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J Hepatol. 2014 Oct;61(4):850-8. doi: 10.1016/j.jhep.2014.05.035. Epub 2014 Jun 3.

Distinct miRNA signatures associate with subtypes of cholangiocarcinoma from infection with the tumourigenic liver fluke Opisthorchis viverrini.

Author information

1
Department of Microbiology, Immunology & Tropical Medicine, School of Medicine & Health Sciences, The George Washington University, Washington, DC 20037, USA; Research Center for the Neglected Diseases of Poverty, School of Medicine and Health Sciences, George Washington University, Washington, DC 20037, USA.
2
Department of Microbiology, Immunology & Tropical Medicine, School of Medicine & Health Sciences, The George Washington University, Washington, DC 20037, USA; Research Center for the Neglected Diseases of Poverty, School of Medicine and Health Sciences, George Washington University, Washington, DC 20037, USA; Departamento de Genética, Facultad de Medicina, Universidad de la República (UDELAR), Montevideo 11800, Uruguay.
3
Infectious Disease and Cancer, Queensland Institute for Medical Research, Brisbane, Australia.
4
Department of Pathology, School of Medicine and Health Sciences, George Washington University, Washington, DC, USA.
5
Department of Parasitology, Khon Kaen University School of Medicine, Khon Kaen 40002, Thailand.
6
Faculty of Medicine, Khon Kaen University, Khon Kaen 40002, Thailand.
7
Infectious Disease and Cancer, Queensland Institute for Medical Research, Brisbane, Australia; School of Biomedical Sciences, Faculty of Medicine and Biomedical Sciences, University of Queensland, Brisbane, Australia.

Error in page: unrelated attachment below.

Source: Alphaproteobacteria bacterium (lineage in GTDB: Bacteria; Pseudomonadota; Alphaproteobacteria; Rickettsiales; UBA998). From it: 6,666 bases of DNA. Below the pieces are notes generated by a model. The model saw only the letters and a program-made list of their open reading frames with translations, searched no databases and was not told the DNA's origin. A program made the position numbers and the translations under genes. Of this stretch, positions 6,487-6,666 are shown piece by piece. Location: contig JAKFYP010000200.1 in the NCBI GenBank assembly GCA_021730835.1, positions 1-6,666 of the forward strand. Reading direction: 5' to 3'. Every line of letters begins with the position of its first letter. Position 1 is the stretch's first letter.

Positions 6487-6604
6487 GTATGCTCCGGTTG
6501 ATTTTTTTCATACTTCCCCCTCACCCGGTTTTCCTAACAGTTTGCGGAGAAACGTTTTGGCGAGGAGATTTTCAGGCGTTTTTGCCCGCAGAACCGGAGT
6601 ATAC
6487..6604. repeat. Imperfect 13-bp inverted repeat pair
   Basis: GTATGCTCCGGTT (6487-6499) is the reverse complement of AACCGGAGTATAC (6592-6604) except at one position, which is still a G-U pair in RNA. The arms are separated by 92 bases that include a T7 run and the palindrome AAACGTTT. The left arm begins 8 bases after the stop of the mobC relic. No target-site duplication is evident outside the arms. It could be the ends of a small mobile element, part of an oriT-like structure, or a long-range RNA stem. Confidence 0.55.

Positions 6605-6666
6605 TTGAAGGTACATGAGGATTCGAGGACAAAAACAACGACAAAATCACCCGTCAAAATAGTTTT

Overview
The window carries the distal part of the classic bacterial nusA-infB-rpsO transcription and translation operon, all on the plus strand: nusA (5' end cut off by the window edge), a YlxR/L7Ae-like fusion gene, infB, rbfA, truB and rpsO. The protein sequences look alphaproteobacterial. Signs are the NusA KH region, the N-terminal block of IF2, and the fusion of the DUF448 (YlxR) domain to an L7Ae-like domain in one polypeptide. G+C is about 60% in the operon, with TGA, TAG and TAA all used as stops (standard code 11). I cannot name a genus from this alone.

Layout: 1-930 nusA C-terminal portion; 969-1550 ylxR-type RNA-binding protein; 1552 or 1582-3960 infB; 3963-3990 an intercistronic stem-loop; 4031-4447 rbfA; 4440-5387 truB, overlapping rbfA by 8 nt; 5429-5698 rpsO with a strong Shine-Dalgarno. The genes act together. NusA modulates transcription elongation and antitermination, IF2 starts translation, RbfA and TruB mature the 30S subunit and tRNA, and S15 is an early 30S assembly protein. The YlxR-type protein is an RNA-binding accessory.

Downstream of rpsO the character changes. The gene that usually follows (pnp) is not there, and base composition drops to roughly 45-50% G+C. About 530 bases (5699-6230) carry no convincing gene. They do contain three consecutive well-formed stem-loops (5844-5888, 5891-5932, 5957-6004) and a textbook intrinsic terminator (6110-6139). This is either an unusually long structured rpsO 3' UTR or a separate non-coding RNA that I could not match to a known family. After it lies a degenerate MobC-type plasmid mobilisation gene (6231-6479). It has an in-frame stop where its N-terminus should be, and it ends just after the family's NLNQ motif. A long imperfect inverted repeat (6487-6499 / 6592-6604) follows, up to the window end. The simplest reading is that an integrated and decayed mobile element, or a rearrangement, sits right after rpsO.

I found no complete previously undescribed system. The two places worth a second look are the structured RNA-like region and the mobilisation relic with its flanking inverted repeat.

8
Department of Microbiology, Immunology & Tropical Medicine, School of Medicine & Health Sciences, The George Washington University, Washington, DC 20037, USA; Research Center for the Neglected Diseases of Poverty, School of Medicine and Health Sciences, George Washington University, Washington, DC 20037, USA. Electronic address: jbethony@gwu.edu.

Abstract

BACKGROUND & AIMS:

Intrahepatic cholangiocarcinoma (ICC) is a significant public health problem in East Asia, where it is strongly associated with chronic infection by the food-borne parasite Opisthorchis viverrini (OV). We report the first comprehensive miRNA expression profiling by microarray of the most common histologic grades and subtypes of ICC: well differentiated, moderately differentiated, and papillary ICC.

METHODS:

MicroRNA expression profiles from FFPE were compared among the following: ICC tumour tissue (n = 16), non-tumour tissue distally macrodissected from the same ICC tumour block (n = 15), and normal tissue (n = 13) from individuals undergoing gastric bypass surgery. A panel of deregulated miRNAs was validated by qPCR.

RESULTS:

Each histologic grade and subtype of ICC displayed a distinct miRNA profile, with no cohort of miRNAs emerging as commonly deregulated. Moderately differentiated ICC showed the greatest miRNA deregulation in quantity and magnitude, followed by the papillary subtype, and then well differentiated ICC. Moreover, when ICC tumour tissues were compared to adjacent non-tumour tissue, similar miRNA dysregulation profiles were observed.

CONCLUSIONS:

We show that common histologic grades and subtypes of ICC have distinct miRNA profiles. As histological grade and subtypes are associated with ICC aggressiveness, these profiles could be used to enhance the early detection and improve the personalised treatment for ICC. These findings also suggest the involvement of specific miRNAs during ICC tumour progression and differentiation. We plan to use these insights to (a) detect these profiles in circulation and (b) conduct functional analyses to decipher the roles of miRNAs in ICC tumour differentiation.

KEYWORDS:

Cholangiocarcinoma; Histological grade; Intrahepatic cholangiocarcinoma; MicroRNA; Microarray; Opisthorchis viverrini

PMID:
25017828
DOI:
10.1016/j.jhep.2014.05.035
[Indexed for MEDLINE]

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